Ultimate umbrella

Star Wars: missile defense
Howzit work?
A tough task
When to hit that missile?


More than a blockbuster movie
Think George Lucas had a hard time coming up with a sequel -- er, prequel -- to moviedom's most lucrative series? Then think about trying to whack an inter-continental ballistic missile (ICBM) in mid-flight. The target is an object roughly a meter in diameter that's speeding through space at, say, 10,000 miles per hour -- more than 100 times freeway speed.

Your mission, should you choose to accept it, is to zap this thing with a kill vehicle -- essentially a bullet that will impact and release huge amounts of kinetic energy, deflecting or destroying the warhead outright.

The kill vehicle, which will not explode, is planned to be about 68 inches in diameter, and if you miss by a meter, you might as well miss by a mile. The warhead will continue on its merry way, with "Nuke New York" or "Obliterate Omaha" burned into its targeting mechanism.

Although an exploding defensive missile might not have to make a direct hit, the current "hit to kill" approach was chosen "it's the only way you can be absolutely sure you have destroyed the warhead and weapon," says Lt. Col. Rick Lehner of the Ballistic Missile Defense Organization. If the weapon exploded near the warhead, "you have lots of debris, and until it impacts, you aren't totally sure what's been destroyed."

Sticks and stones and atomic bombs
As you'll see from our highly non-classified sketch of the system, lots of things have to happen right for a missile defense to work.

  1. The satellite has to detect a launch -- a relatively easy task so long as enemies oblige by launching when a satellite is overhead.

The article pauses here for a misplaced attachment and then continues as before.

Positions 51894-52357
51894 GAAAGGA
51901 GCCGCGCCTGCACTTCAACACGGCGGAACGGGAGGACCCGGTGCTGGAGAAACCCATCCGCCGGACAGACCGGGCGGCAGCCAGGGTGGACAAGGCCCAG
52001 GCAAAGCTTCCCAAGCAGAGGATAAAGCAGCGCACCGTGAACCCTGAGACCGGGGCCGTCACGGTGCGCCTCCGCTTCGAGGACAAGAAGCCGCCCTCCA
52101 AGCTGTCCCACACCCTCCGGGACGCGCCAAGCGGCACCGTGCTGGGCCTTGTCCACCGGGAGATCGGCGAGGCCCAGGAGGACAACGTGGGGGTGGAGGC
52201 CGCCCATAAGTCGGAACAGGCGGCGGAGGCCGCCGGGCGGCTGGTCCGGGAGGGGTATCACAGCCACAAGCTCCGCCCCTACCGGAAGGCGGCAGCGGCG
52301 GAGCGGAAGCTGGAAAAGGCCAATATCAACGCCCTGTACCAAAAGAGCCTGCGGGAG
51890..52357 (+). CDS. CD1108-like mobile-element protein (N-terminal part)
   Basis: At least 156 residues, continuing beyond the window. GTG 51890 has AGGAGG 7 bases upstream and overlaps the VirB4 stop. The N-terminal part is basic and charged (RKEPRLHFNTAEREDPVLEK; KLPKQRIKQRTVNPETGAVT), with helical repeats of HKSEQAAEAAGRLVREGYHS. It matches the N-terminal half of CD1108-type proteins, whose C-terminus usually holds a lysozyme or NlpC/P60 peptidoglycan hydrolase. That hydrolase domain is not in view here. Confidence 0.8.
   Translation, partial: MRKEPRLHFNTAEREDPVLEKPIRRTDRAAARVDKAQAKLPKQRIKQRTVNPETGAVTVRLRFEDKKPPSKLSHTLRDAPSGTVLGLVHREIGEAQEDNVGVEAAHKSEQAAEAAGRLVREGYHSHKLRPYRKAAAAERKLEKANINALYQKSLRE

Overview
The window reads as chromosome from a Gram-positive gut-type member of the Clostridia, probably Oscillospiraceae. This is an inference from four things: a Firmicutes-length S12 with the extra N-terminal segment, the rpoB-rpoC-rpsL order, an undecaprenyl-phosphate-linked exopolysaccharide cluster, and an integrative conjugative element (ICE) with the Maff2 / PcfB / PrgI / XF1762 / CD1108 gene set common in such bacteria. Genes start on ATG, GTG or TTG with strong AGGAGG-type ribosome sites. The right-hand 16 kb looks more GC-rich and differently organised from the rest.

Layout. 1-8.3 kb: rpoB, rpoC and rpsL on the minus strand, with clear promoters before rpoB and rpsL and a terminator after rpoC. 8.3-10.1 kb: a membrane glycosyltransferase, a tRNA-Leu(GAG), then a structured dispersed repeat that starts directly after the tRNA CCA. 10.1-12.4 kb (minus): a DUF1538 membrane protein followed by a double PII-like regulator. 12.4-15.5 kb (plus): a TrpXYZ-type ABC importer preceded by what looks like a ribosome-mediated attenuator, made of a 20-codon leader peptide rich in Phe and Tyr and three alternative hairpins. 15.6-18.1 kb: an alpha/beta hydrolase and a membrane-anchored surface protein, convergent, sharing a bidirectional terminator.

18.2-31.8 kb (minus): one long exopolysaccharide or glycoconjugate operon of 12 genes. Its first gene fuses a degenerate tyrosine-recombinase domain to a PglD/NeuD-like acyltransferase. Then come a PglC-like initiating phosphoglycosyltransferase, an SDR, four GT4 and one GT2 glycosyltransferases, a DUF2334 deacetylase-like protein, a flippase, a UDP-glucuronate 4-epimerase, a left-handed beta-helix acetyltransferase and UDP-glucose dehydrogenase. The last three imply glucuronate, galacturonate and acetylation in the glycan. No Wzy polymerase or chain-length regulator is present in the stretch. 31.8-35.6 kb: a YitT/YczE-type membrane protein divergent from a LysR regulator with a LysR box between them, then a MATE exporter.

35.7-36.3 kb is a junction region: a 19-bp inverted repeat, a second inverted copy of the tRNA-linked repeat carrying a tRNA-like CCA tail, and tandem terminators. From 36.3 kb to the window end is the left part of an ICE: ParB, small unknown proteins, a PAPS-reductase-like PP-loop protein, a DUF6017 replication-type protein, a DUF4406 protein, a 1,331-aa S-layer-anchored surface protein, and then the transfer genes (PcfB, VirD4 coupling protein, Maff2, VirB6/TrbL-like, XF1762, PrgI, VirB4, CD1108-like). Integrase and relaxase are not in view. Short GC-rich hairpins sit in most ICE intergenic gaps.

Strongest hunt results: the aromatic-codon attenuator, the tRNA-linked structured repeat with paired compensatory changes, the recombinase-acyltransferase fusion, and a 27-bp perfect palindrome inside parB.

2. Getting the word back to headquarters should also be easy if electronic systems are not jammed or destroyed. But now things get a bit complicated. If the intercept is to occur over enemy territory, the commanders must order a launch almost instantaneously. That decision had best be correct, since raining missiles -- even anti-missile missiles -- on another country could cause embarrassment at best or provoke a war at worst. However, missiles emit a long plume of fire that makes a juicy target indeed.
  3. Now comes the real difficulty: launching the missiles to intercept and destroy the enemy missiles. Taking course data from satellites and radar based on Earth and ships, they must calculate the warhead's likely course before launch.
  4. Ideally, each defensive missile would target a different warhead and slam into it the first time around (with missile defense, there is no second chance). One message of the repeated test failures is that, "Just hitting anything is evidently a lot more difficult than people had hoped," says John Pike, a space analyst with the Federation of American Scientists. "It's harder than hitting a bullet with a bullet."
  5. The warheads that escape destruction continue toward their targets. Fragments of destroyed warheads and missiles would burn up in the atmosphere or hit Earth in random patterns.
How difficult is missile defense?

back more
The Why Files
There are 1 2 3 4 pages in this feature.
Bibliography | Credits | Feedback | Search

©1999, University of Wisconsin, Board of Regents.